“Selling Dreams: Early Advertising in Singapore”. That’s the title of our latest exhibition opening at the National Library Building on 20 July 2018 – showcasing print advertisements drawn from the library’s collection of newspapers, periodicals, books and ephemera produced between the 1830s and 1960s. In this issue’s cover story, Chung Sang Hong provides an overview of the exhibition and tells us how advertisements can provide clues to the social and economic conditions of the time.

What was the act of shopping like for Singaporeans in the 1960s? For one thing, people didn’t “hang out” at shopping malls like they do today. Yu-Mei Balasingamchow takes a walk down Raffles Place, High Street and North Bridge Road – where she relives the halcyon days of department stores such as Whiteaways and John Little, standalone shops the likes of Chotirmall and Bajaj Textiles, and the slightly seedy but fascinating warren of Change Alley.

In this wide-ranging issue, we take you back to Victorian England where two women with guts and gumption – Harriette McDougall and Anna Brassey – ventured to remote parts of the world with their families in tow, and penned books about their adventures along the way. Bonny Tan compares her own experiences in adapting to life in a foreign land with these two women’s.

Between the 1940s and 60s, Malay men from Southeast Asia worked as seafarers on British-owned ships.Tim Bunnell speaks to former sailors who settled in the English city of Liverpool to find out how they managed to sustain their Malay identity miles away from home.

Returning closer to home, and the subject of saltwater crocodiles, Kate Pocklington and Siddharta Perez document human encounters with these formidable reptiles in our history. At various times crocodiles have elicited fear or respect – and the occasional indifference – among people who’ve crossed their paths.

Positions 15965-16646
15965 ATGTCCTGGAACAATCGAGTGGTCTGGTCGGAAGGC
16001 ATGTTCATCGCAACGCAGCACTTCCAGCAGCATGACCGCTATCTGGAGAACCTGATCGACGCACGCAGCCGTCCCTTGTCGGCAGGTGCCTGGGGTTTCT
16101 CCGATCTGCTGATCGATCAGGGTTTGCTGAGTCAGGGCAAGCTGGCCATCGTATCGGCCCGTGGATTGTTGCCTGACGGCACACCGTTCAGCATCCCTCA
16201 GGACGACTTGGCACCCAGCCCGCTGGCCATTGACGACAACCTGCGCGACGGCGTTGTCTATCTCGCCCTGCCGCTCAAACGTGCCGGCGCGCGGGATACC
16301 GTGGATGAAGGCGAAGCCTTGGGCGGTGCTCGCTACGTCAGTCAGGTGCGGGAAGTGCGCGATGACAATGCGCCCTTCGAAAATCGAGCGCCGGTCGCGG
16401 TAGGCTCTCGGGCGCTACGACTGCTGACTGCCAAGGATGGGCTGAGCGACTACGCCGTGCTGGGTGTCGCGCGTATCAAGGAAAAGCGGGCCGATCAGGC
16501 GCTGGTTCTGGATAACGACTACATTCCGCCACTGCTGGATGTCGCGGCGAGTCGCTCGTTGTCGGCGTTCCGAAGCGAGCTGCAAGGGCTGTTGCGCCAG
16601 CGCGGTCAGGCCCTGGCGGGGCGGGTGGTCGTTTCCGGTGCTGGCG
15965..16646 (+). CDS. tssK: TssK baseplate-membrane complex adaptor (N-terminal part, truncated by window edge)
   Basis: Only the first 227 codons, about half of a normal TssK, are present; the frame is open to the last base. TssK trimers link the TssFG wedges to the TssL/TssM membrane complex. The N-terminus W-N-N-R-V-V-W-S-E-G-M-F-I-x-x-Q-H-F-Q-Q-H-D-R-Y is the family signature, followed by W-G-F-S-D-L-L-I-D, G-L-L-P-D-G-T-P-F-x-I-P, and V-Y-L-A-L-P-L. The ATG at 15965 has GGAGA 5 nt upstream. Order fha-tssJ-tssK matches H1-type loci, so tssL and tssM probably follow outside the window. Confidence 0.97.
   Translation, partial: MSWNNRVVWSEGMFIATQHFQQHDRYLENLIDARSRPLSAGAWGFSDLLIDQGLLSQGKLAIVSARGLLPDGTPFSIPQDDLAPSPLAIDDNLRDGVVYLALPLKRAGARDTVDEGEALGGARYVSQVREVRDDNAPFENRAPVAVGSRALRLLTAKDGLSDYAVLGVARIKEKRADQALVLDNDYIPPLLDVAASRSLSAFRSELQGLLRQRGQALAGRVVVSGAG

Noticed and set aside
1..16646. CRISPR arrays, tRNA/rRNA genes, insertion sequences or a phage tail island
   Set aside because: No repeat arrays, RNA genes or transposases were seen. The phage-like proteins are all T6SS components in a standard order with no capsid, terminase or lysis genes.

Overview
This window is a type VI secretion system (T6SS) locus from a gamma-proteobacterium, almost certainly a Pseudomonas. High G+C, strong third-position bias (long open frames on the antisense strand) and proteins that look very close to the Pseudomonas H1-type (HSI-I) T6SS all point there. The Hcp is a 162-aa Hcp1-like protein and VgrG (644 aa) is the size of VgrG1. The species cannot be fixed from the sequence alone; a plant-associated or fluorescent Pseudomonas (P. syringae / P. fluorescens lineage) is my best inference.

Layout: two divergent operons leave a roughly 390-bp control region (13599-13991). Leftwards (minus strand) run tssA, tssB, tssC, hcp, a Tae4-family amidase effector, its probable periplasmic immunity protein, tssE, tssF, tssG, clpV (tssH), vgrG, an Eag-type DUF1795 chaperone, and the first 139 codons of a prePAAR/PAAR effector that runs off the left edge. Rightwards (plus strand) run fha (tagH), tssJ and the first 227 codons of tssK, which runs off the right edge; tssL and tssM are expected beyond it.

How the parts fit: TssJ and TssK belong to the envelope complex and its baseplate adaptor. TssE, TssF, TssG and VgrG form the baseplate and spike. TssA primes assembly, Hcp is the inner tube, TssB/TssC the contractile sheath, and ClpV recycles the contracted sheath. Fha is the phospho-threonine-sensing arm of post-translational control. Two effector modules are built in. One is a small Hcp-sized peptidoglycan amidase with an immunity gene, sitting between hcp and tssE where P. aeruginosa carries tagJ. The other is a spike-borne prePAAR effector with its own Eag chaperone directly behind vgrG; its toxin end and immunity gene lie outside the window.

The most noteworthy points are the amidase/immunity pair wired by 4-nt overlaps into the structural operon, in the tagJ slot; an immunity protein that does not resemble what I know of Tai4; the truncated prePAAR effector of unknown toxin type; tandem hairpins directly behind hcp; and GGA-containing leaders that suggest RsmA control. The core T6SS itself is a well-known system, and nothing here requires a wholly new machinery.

Before the 1970s, the Seven Sisters Festival, which commemorates the legend of the Weaver Girl and Cowherd, was widely celebrated in Chinatown. Tan Chui Hua uses oral history interviews with former Chinatown residents to paint a fascinating picture of this long forgotten celebration popular with the amah community.

Between 1972 and 1989, people living in HDB flats would look forward to receiving their copy of Our Home magazine each month. Janice Loo pores through the pages of the magazine to trace the evolution of Singapore’s public housing, and documents the trials as well as joys of high-rise communal living.

Singapore’s oldest and longest Pan-Island Expressway was constructed between 1966 and 1981. Since then, 10 other expressways have been built. Lim Tin Seng takes us on a whirlwind tour of the island’s network of expressways, and offers a peek into the future – the North-South Corridor slated for completion in 2026.

Ang Seow Leng shares highlights from the recent donation of rare historical items by the Singapore Lam Ann Association, while Gracie Lee explains the significance of the Lim Shao Bin Collection of Japanese World War II memorabilia comprising books, maps, postcards, letters and newspapers. Finally, Sharen Chua presents highlights of commemorative sports publications from our Legal Deposit Collection. We hope you enjoy reading this edition of BiblioAsia.


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